When the time comes to create or renovate your website, choosing the best web designer for the job can seem daunting—especially after reviewing endless portfolios and reading similar promises to design the website of your dreams. However, the process doesn’t need to be so painful. Here are some tips on how to navigate choosing the web designer that’s right for you and your business.
Reviewing Portfolios Can Be Fun
When it comes to choosing a web designer, functionality is just as important as style. Don’t rely on just the screenshots of websites: visit the live website and interact with their designs. You will get a much better understanding of what the designer can do for you.
Just remember that portfolios aren’t a comprehensive list of everything a designer is able to do—you might be the first person to want a certain feature! And while exploring websites you likely wouldn’t visit otherwise, you can also gather ideas about what you do or don’t want for your own website.
Content, Content, Content
Above all, content comes first. When reviewing portfolios, you should be able to quickly discern the company’s call to action and other important information. If you have trouble finding these things, then they probably aren’t the right web designer for you.
Your goals and message should never be obstructed by the design.
When reviewing a potential web designer’s portfolio, make sure that they include examples of responsive sites. As more people are using their phones to browse vs their desktop or laptop, it’s important that a web designer has ample experience optimizing for mobile. The examples above and below highlight what each client’s site looks like on laptop vs a phone.
Never Forget Marketing
The best of the best web designers will distinguish themselves by having the marketing knowledge and tools to match their design and technical abilities.
Great web design will seamlessly integrate SEO and social media, rather than adding it all at the end as an afterthought. If you come across a web designer who isn’t mentioning marketing strategies as part of the design process, you’d better keep moving.
Crystal Clear Communication
A web designer’s own website and portfolio will be able to tell you a lot about who they are and what they can do, but eventually you’ll have to start talking to some potential candidates. You don’t have to have every little detail planned out, but have a clear idea of the website’s purpose and your goals before you start talking. (And hopefully you found some good ideas while browsing portfolios!) They may not agree with all of your ideas, but this is the time to be firm about the things you want the most.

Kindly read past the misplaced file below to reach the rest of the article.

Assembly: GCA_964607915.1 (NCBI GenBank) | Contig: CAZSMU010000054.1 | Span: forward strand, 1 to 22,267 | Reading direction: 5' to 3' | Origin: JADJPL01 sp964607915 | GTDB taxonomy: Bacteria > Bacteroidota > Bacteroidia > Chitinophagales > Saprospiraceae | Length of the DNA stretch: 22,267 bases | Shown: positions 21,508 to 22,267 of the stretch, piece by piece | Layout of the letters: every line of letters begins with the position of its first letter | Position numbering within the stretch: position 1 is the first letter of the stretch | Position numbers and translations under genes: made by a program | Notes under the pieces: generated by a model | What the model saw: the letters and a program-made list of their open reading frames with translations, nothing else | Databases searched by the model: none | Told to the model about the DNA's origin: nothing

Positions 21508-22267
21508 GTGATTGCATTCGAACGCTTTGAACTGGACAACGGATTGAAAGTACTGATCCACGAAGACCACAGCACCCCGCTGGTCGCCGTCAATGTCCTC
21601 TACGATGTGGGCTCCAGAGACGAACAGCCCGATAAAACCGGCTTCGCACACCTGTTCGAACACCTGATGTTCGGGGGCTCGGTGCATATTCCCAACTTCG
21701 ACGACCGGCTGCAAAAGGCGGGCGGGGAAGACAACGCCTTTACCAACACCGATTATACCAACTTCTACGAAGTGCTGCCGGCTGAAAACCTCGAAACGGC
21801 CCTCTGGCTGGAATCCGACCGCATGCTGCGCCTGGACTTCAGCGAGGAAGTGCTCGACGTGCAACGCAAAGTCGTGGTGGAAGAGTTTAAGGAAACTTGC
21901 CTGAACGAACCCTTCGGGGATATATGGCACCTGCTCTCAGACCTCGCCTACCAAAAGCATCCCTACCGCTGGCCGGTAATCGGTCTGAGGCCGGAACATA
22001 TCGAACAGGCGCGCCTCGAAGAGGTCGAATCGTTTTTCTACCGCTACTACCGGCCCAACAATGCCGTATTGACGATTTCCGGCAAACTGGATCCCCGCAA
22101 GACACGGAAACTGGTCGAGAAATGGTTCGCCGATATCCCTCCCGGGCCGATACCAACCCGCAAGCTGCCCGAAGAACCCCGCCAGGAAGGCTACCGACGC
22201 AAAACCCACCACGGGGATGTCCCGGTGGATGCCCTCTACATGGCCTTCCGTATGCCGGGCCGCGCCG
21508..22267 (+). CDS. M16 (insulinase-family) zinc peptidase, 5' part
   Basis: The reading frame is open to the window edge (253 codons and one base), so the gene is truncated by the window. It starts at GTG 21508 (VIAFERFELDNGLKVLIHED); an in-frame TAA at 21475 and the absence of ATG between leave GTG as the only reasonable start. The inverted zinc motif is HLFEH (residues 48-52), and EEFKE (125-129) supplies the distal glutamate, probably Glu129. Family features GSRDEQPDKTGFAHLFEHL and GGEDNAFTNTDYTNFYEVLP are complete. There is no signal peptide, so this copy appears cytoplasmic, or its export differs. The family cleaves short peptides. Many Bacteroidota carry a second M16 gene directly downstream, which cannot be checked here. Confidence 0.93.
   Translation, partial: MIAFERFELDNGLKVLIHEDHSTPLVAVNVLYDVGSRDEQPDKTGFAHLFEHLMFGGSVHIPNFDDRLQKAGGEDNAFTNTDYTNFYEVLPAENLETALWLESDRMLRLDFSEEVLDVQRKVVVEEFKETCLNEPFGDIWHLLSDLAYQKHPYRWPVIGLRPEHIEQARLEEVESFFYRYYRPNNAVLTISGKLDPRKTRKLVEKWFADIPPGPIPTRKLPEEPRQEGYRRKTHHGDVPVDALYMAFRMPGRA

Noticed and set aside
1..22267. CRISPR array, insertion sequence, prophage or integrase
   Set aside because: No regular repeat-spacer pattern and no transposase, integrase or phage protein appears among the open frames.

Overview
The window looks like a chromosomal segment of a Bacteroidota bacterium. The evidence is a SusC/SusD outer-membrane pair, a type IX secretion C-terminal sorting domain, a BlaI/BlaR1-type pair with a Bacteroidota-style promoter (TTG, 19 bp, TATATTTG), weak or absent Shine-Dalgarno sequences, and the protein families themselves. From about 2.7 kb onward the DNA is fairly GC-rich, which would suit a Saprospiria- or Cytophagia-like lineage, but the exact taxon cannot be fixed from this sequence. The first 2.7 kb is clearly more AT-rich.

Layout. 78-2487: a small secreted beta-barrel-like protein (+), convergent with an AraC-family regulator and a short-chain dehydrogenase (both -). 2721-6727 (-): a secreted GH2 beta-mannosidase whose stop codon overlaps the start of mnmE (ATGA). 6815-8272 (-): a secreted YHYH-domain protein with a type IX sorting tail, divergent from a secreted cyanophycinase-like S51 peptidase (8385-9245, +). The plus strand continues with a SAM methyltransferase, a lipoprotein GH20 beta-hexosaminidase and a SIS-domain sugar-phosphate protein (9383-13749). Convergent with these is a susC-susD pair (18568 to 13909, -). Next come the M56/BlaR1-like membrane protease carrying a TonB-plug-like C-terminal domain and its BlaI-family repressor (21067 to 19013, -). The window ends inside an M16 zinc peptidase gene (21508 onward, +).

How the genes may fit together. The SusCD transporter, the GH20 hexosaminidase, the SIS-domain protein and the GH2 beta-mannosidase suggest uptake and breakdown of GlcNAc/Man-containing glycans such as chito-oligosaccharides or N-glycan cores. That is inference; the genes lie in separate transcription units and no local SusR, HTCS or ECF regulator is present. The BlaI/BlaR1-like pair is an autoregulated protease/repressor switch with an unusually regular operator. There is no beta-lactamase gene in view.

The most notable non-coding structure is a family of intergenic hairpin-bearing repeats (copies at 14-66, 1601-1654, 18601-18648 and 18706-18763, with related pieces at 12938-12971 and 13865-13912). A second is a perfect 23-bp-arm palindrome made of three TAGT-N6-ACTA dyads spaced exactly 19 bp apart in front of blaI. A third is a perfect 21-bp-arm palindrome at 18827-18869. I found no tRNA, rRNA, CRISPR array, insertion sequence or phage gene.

Rely on Their Expertise
Though a designer should respect your ideas and goals, you also don’t want a yes-man. Don’t forget who’s the expert at web design. When they disagree about an idea or feature, they should have the data to support why their alternative is better. This might come from web design industry standards and research, or it might come from past clients in your specific industry. Regardless, you should use their knowledge and experience as a resource while collaborating.
People-Approved Past Experiences
Once you’ve narrowed it down to your favorite candidates, you should ask for references and speak to past clients. Of course, you won’t be referred to anyone who has negative things to say, but there is still plenty you can learn about the process of working with the designer. Did they provide progress updates regularly? Did they listen to ideas and feedback? Did they compromise well? Did they meet—or even better, exceed—expectations? All of these questions will help you understand if this is someone you can work with and whether or not they will accomplish all of your goals. Just because they were the best web designer for one person or company does not mean they are for you.